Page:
It will be interesting to see the full annual accounts for 2012. These will disclose the total number of mortgages where repayments are more than twelve months in arrears. The 2010 accounts disclosed seven such cases with the arrears in these cases totalling £74,946. In the subsequent year's accounts the number had increased to eleven with arrears of £109,228. Perhaps what would be even more elucidating would be knowing the total number of mortgages experiencing arrears and the directors' estimate as to what percentage of mortgages/chargees are in negative equity and by how much.

Wednesday, 27 March 2013

Tuesday's Exertions.

Kilometre reps was yesterday's session. Six of them with two minutes between reps. The coolness of the day prompted me to run a longer warm up than usual. My Garmin showed three and a quarter miles whenever I commenced the stipulated on road efforts.

 

I had hoped that I would have someone to work off during the session, but this was not to be. I had to run the entire session by myself. This definitely didn't help my average time, which ended up at 3min 45sec. The decline in speed which comes with age has to be continually fought against, but pushing myself when I am running alone is something which I find very difficult. Still I did at least complete the session and I know that I can run faster. A mile of a warm down competed the days exertions.

 

Pensioners exit Cyprus?

Many British pensioners were tempted and encouraged by a very favourable tax regime to retire to Cyprus. Those of them who were resident there for tax purposes were able to have their pensions paid free of UK tax and avail of a Cypriot tax rate which could be as low as five percent. The present financial crisis may well cause them to reconsider their decision. Tight fiscal controls have been imposed on personal accounts and the tax treatment of the future must inevitably be more severe. The calm financial waters of their initial halcyon days are now decidedly choppy. Hopefully most if not all of them will have been sufficiently canny not to have placed more than €100,000 (the equivalent of our £85,000 protected sum) with any Cypriot Bank.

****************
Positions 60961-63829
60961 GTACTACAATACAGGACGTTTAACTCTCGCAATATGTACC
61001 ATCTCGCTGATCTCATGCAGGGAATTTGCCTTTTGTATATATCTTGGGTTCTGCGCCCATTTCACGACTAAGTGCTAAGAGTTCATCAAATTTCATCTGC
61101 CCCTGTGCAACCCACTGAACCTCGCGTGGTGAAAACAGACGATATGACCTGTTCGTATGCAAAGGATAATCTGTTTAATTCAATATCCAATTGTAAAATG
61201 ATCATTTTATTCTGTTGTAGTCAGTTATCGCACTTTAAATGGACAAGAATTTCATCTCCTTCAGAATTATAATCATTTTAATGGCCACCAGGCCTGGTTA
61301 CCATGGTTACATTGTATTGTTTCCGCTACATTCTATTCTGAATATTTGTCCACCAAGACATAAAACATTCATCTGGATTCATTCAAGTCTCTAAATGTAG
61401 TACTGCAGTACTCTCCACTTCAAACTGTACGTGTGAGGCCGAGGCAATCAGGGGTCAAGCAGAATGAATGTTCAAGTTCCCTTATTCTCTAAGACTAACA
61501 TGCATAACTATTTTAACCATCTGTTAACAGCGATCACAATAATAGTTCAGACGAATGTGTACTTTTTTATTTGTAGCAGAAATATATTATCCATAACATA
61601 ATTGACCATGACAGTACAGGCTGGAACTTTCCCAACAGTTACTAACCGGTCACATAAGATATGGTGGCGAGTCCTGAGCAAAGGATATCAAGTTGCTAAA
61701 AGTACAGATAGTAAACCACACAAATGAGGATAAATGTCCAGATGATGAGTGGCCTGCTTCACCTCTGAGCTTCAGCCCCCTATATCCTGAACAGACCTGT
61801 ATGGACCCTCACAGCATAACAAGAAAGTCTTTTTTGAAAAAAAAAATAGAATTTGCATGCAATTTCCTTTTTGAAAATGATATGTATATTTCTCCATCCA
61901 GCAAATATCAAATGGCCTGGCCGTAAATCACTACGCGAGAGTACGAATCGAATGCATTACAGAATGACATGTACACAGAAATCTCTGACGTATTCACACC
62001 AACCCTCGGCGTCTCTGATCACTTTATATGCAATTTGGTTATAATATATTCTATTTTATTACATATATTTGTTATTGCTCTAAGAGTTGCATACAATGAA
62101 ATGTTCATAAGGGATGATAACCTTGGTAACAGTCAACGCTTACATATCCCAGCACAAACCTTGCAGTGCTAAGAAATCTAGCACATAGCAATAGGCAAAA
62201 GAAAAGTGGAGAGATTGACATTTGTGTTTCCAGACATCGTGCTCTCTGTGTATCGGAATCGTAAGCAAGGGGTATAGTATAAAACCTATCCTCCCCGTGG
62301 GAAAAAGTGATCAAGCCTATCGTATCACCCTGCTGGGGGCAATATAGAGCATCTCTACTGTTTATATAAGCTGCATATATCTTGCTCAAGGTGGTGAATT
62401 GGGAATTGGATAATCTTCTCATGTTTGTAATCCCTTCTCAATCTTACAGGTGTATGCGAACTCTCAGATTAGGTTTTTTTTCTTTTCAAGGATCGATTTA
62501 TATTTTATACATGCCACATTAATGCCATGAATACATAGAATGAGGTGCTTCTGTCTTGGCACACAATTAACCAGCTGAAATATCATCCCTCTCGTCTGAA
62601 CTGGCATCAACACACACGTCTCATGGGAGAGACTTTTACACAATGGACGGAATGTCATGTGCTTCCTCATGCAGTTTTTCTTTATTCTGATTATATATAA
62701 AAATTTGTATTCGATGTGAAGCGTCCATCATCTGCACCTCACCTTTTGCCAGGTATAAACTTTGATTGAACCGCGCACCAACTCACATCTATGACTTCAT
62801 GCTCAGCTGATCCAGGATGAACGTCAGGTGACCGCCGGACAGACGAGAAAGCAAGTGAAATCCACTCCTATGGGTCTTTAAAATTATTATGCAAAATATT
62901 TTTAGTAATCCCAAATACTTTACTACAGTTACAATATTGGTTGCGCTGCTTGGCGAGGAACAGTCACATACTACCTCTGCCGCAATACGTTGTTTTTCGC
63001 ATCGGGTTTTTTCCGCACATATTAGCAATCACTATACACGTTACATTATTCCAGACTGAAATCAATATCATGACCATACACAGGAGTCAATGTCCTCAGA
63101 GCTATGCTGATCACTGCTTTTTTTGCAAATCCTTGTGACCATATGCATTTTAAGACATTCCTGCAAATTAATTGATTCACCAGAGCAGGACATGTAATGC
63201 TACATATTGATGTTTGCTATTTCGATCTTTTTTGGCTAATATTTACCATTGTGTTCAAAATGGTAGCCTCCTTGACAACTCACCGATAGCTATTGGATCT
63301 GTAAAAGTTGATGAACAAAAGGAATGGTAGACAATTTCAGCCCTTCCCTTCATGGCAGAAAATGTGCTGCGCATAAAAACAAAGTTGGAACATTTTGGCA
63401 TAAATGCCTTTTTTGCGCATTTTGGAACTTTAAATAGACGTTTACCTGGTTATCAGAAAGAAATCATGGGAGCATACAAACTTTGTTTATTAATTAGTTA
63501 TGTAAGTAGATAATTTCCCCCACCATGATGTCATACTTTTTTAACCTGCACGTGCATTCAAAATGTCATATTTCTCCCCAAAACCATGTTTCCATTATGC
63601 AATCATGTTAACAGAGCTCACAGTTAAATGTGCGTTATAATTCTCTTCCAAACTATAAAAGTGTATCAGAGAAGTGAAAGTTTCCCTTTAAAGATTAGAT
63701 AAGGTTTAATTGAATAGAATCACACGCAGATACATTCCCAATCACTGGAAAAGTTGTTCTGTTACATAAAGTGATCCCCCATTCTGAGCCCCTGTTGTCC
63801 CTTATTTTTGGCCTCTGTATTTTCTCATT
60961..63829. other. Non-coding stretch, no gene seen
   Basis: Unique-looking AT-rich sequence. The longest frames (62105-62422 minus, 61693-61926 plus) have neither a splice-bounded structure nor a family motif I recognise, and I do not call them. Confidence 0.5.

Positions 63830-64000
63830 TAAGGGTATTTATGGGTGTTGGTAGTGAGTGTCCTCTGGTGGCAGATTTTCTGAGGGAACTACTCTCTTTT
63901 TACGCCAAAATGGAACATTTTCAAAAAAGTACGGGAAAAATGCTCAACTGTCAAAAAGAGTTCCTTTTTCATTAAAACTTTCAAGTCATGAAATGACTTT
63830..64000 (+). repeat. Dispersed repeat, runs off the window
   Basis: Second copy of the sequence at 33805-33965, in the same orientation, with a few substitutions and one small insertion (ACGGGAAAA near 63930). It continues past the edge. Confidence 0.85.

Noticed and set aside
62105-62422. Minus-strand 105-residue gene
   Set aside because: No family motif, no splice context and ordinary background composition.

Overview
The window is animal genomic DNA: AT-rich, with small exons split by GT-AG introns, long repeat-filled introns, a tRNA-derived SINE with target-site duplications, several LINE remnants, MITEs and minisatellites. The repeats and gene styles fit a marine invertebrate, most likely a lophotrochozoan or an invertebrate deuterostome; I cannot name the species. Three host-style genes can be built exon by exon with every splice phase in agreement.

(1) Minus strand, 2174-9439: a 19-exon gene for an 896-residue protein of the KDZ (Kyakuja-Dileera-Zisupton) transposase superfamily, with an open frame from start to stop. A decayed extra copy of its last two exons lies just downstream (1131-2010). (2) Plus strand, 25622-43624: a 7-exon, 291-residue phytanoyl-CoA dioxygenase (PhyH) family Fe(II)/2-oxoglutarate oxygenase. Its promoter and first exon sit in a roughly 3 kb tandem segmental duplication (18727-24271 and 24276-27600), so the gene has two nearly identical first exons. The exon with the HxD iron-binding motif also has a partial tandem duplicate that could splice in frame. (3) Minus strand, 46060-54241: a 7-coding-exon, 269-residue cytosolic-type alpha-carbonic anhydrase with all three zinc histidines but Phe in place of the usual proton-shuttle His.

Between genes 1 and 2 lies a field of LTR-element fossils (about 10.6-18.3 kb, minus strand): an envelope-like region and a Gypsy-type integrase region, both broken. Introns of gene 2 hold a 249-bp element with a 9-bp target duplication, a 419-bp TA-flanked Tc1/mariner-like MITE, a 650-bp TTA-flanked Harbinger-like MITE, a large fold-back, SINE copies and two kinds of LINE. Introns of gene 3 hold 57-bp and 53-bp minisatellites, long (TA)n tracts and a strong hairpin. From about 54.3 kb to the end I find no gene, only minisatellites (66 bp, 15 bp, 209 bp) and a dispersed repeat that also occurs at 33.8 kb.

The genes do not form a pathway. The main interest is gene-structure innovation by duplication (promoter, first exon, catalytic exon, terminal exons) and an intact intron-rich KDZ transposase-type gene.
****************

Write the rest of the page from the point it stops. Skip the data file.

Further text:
Many British pensioners who retired to the Cypriot sun may now be reconsidering their decision. They will be worried about their savings, worried about the taxation of their income, worried about the cost of living and worried about being unable to realise their assets. It will be interesting to see how many will decide to or indeed be forced to retrace their steps back to Blighty.

Cyprus has been a tax haven for many. A large percentage of its GDP came from its now ravaged financial sector. Its economy will suffer and its British retirees will suffer.

Monday, 25 March 2013

Onion Bed

A slightly better day today. Well it wasn't snowing, nor raining, but it was still cold. Despite the near artic conditions I decided to brave the weather this afternoon and plant my onion sets. These had been awaiting their day of planting for almost a fortnight, so it really was time to free them from their brown paper bags and immerse them in their loamy bed.

 

The time spent bringing up barrow loads of compost, digging it in, firming up the ground and raking certainly warmed me up. The planting of the sets was a cooler occupation. When I am planting things or sowing seeds I cannot abide the restriction imposed by gloves. I need to feel what I am doing. The downside is that in cold weather the old digits can become very cold very quickly. Between the white and red onions I ended up with nine rows. I have planted the sets approximately six inches apart, with about ten inches between rows.

 

Onion sets are are quite hardy so I have no qualms about possible late cold snaps. One can purchase onion sets which are designed for autumn planting. I have tried them on two occasions but neither time was a great success. The bulk of the young onions did not survive the rigours of a winter in Northern Ireland.